All that glitters: Diamonds outshine gold for Chinese brides
Adam Jourdan in Shanghai
Under a black-and-white framed photo of the New York skyline, a bottle of Moet & Chandon champagne cools in the private bridal salon at Tiffany’s flagship Shanghai store, while white roses and love poems set the mood for China’s Romeo to pop the question to his Juliet.
The room, dotted with splashes of the jeweler’s iconic eggshell blue, has been busy of late, as young Chinese, drawn by the allure of diamonds, increasingly choose the sparkling gems over traditional gold baubles to mark their marriage vows.
China’s diamond market, now the world’s second largest after the United States, has more than tripled to US$22.8 billion over the last five years, according to data from market research firm Euromonitor, steadily gobbling up market share from gold and far outstripping the growth rate in China’s 465 billion yuan (HK$586.3 billion) jewelry sector.
“(In China) we now have more and more young people making their declarations and proposal ceremonies within our bridal rooms,” said Stephane Lafay, Tiffany’s head of Asia Pacific and Japan, who said couples were attracted to the romantic image of the jeweler’s well-known “little blue box”.
At the centre of the trend are China’s 13 million brides each year, who are increasingly demanding diamonds.
“All along, my husband and I always thought that we would buy a diamond ring, so it never crossed my mind he might not. I think I’d have been pretty cross if he hadn’t,” said Zhou Lijuan, 27, an accountant in a state-owned company in Shanghai, with a 50,000 yuan diamond ring.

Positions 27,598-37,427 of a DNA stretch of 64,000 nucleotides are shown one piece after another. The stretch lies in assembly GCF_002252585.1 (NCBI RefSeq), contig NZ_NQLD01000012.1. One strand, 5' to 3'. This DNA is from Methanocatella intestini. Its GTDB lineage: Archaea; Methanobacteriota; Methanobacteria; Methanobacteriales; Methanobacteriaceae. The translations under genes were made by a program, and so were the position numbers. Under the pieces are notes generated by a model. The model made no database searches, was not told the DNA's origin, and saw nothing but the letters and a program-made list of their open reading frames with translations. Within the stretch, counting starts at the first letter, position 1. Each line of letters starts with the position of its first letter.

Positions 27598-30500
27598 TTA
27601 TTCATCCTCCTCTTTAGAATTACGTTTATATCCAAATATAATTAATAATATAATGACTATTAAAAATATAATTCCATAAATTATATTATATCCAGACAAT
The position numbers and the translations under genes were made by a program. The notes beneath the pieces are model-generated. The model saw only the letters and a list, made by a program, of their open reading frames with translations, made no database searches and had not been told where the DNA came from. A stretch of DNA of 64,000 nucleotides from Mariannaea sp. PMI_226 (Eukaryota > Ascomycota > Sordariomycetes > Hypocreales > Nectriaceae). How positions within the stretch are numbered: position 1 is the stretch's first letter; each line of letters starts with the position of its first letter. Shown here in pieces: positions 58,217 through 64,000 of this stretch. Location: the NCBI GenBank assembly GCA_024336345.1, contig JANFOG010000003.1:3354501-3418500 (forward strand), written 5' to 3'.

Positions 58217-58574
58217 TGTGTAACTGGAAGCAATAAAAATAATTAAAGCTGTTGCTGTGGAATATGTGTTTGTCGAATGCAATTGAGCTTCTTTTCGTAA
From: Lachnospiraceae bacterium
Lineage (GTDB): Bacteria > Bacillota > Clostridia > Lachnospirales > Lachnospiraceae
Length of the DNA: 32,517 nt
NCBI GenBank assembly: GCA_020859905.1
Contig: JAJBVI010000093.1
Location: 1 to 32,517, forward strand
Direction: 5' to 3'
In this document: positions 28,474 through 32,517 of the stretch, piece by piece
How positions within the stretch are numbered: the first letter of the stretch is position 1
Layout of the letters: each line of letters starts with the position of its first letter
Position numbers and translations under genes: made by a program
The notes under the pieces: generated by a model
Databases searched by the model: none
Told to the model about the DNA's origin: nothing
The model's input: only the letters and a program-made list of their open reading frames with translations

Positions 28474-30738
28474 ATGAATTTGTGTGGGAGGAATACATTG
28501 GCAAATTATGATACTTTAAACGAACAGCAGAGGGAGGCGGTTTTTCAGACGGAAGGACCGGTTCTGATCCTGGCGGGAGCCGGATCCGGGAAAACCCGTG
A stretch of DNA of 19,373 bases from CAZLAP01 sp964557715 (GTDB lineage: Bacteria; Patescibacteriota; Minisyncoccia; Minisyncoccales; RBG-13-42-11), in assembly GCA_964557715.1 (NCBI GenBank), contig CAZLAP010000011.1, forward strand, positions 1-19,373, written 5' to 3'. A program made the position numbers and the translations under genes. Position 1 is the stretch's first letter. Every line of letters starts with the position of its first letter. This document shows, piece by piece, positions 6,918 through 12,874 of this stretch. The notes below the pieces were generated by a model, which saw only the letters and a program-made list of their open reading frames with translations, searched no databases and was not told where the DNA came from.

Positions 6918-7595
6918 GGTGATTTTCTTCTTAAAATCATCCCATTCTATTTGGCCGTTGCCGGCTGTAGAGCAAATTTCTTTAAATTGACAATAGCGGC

To be sure, gold is still hugely popular in China, both as jewelry and as an investment. The World Gold Council said earlier this year that China was set to challenge India’s position as the world’s top gold consumer, with this year demand soaring more than 20 per cent to 1,000 tonnes.
But diamonds have steadily increased as a share of China’s overall jewelry market, accounting for just under one third now from one quarter five years ago, according to Euromonitor. This has propelled Greater China, including Hong Kong, to the second largest diamond jewelry market after the United States, according to Bain & Co, and along with India, it is expected to be the main driver of growth for the US$72 billion global market.
The appeal of diamonds, long linked with wedding bells in Europe and America, hasn’t always been so strong in China, where the bride-to-be’s family was often responsible for supplying a gold-based dowry of rings, bracelets and other trinkets.
“In my mum’s generation, women were really just interested in gold. The woman’s family would prepare a gold bracelet themselves, and the man’s side would arrange a golden betrothal gift,” added Zhou, who got married last year.
But tastes are changing.
China’s modern consumers have much more exposure to Western culture than their parents, including books, films and television that often involve heroines or romantic leads receiving or wearing a diamond ring.